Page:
EU to propose boosting recycled content and reuse of packaging

Crushed plastic bottles are seen at a recycling centre in Paris May 4, 2011. REUTERS/Philippe Wojazer

BRUSSELS, Nov 28 (Reuters) - The European Commission is set to announce this week proposals to reduce packaging waste with new targets for recycled content in plastic drinks bottles and for the reuse of take-away cups and of packages used for online deliveries.

The revision of the EU Packaging and Packaging Waste Directive will seek to push towards an EU goal of ensuring all packaging is reusable or recyclable by 2030 and contributes towards reducing the bloc's carbon footprint to zero by 2050.

The proposal highlights that some 40% of plastics and 50% of paper consumed in the European Union is for packaging, according to a draft seen by Reuters, and that packaging as a whole makes up 36% of municipal solid waste.

The proposal, which could still be changed, retains recycling targets of 65% by 2025 and 70% by 2030 from the directive's last update in 2018.

However, it introduces new targets for recycled content in a variety of plastic packaging.

For 2030, these would be 30% for plastic drinks bottles and for contact sensitive packaging such as food wrapping made from polyethylene terephthalate (PET), 10% for contact sensitive packaging not made from PET an 35% for other plastic packaging.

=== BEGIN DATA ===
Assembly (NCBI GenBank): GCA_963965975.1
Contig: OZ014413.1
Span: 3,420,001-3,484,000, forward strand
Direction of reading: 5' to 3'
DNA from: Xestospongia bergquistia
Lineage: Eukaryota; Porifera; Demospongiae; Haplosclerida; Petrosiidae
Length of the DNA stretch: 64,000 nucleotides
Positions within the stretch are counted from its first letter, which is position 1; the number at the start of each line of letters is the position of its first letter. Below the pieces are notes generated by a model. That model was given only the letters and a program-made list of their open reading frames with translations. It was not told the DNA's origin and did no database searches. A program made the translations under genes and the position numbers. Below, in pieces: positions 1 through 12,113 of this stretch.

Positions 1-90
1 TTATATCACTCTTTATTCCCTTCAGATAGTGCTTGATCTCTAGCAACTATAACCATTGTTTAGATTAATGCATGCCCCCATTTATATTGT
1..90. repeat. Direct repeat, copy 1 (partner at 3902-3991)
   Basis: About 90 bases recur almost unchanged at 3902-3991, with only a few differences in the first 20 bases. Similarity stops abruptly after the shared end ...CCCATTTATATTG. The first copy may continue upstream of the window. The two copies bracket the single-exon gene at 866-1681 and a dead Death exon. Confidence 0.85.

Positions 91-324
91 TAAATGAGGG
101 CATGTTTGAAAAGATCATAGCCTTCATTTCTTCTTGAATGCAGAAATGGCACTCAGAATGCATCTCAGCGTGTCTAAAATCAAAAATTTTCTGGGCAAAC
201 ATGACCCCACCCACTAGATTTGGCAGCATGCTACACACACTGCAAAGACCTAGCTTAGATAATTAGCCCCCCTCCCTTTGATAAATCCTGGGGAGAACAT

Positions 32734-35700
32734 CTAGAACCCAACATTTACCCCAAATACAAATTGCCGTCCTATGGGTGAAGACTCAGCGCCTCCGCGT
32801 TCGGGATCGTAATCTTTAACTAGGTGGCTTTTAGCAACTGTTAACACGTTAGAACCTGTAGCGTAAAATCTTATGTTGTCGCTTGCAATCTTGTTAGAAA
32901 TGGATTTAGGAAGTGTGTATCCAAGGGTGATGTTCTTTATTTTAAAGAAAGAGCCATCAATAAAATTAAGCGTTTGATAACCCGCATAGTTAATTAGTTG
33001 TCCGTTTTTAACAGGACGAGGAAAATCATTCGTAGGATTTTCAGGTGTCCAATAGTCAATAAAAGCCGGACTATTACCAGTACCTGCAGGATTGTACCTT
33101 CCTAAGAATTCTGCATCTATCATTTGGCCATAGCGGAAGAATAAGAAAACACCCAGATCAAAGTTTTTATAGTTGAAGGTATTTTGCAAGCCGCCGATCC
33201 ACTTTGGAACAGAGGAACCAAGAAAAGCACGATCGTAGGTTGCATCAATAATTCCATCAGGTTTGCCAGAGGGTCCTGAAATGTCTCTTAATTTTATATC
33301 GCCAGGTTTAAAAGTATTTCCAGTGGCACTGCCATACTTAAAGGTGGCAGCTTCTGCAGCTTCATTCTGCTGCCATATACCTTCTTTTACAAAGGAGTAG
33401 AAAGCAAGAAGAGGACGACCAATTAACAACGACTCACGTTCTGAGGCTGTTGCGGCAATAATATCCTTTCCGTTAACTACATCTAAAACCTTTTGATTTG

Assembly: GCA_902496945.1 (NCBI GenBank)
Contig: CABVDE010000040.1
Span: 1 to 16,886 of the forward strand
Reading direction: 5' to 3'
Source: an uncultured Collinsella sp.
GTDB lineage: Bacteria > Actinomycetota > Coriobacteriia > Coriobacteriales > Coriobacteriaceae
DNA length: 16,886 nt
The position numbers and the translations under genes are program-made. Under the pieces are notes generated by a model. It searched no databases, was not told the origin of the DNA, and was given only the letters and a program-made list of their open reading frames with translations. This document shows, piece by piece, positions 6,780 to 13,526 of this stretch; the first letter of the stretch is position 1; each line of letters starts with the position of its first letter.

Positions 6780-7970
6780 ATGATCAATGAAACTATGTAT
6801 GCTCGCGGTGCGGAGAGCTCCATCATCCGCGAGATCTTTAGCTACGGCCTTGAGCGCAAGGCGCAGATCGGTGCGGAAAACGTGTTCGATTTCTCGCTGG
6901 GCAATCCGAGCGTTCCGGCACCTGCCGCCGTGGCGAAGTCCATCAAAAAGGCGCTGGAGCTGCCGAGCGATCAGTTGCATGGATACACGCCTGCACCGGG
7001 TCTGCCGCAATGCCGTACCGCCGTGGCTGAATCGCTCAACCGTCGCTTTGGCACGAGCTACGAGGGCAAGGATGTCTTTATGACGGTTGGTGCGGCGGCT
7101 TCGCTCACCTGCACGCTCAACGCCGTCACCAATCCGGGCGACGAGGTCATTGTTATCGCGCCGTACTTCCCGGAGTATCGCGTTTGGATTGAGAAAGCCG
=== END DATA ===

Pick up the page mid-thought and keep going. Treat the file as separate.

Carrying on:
By 2040, these would rise to 50% for contact sensitive packaging and 65% for other packaging, including drinks bottles.

It also sets 2030 and 2040 targets for packaging reuse.

For take-away drinks cups they are respectively 20% and 80%, for beer and soft drinks containers 10% and 25% and for packaging used for non-food online deliveries 10% and 50%.

Companies using such packaging would have to set up or joint systems to ensure reuse.

The proposal, likely to be presented on Wednesday, will need approval from the European Parliament and the European Council, the group of the 27 EU governments, to enter law and will probably be subject to some revisions.

Reporting by Philip Blenkinsop; Editing by Benoit Van Overstraeten

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